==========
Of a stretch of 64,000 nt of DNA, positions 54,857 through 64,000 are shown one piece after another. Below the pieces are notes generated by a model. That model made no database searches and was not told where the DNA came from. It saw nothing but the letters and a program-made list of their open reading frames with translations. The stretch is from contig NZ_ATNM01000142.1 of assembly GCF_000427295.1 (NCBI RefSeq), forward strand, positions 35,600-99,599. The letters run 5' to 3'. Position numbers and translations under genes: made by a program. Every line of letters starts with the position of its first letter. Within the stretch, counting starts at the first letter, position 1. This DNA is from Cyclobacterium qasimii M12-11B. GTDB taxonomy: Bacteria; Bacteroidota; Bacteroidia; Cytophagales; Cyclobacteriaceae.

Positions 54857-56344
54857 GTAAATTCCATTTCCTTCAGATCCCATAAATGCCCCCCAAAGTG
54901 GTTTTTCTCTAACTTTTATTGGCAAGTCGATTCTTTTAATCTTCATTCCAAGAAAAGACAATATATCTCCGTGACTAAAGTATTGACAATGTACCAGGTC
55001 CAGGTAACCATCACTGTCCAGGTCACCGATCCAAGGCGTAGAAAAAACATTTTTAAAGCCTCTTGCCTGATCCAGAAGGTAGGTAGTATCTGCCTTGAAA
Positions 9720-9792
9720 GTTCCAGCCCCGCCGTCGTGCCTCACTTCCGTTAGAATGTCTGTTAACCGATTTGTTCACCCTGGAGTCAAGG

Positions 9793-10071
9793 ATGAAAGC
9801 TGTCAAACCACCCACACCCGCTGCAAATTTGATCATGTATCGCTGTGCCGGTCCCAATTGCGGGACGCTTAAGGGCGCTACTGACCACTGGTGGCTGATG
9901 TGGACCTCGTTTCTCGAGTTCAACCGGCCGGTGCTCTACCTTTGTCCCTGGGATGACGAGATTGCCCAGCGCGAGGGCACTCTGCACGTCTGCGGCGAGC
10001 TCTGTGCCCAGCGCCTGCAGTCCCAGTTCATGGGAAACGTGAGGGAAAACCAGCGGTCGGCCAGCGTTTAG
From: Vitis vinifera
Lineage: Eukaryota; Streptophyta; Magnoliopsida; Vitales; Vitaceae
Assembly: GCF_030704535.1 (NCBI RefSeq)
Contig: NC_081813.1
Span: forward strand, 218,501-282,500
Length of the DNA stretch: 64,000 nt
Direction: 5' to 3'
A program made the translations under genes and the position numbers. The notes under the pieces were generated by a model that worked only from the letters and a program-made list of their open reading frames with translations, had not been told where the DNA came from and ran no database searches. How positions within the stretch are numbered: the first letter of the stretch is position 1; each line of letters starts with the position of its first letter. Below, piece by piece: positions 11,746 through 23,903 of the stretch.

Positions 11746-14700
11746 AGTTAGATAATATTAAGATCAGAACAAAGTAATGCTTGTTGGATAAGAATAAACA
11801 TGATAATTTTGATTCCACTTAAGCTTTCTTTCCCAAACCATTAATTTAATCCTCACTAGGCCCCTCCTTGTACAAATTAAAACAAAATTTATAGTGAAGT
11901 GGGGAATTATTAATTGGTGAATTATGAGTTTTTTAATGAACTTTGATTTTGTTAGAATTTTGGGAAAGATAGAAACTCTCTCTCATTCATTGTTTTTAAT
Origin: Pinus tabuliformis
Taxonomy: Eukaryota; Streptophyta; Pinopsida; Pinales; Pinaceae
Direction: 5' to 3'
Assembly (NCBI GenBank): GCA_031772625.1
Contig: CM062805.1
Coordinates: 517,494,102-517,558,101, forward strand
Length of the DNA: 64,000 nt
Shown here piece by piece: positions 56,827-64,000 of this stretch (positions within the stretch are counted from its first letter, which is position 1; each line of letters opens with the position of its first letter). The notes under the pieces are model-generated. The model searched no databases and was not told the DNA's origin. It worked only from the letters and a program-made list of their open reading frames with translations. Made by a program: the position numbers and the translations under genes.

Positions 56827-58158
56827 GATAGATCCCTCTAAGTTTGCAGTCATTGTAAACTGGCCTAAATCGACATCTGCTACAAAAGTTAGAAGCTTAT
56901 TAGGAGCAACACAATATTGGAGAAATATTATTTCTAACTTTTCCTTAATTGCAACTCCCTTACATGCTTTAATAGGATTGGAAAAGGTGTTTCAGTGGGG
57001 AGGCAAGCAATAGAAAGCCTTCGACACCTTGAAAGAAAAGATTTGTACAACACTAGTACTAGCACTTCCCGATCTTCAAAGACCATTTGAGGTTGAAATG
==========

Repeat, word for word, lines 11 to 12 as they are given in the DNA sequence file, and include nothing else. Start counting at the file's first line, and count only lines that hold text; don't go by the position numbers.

9901 TGGACCTCGTTTCTCGAGTTCAACCGGCCGGTGCTCTACCTTTGTCCCTGGGATGACGAGATTGCCCAGCGCGAGGGCACTCTGCACGTCTGCGGCGAGC
10001 TCTGTGCCCAGCGCCTGCAGTCCCAGTTCATGGGAAACGTGAGGGAAAACCAGCGGTCGGCCAGCGTTTAG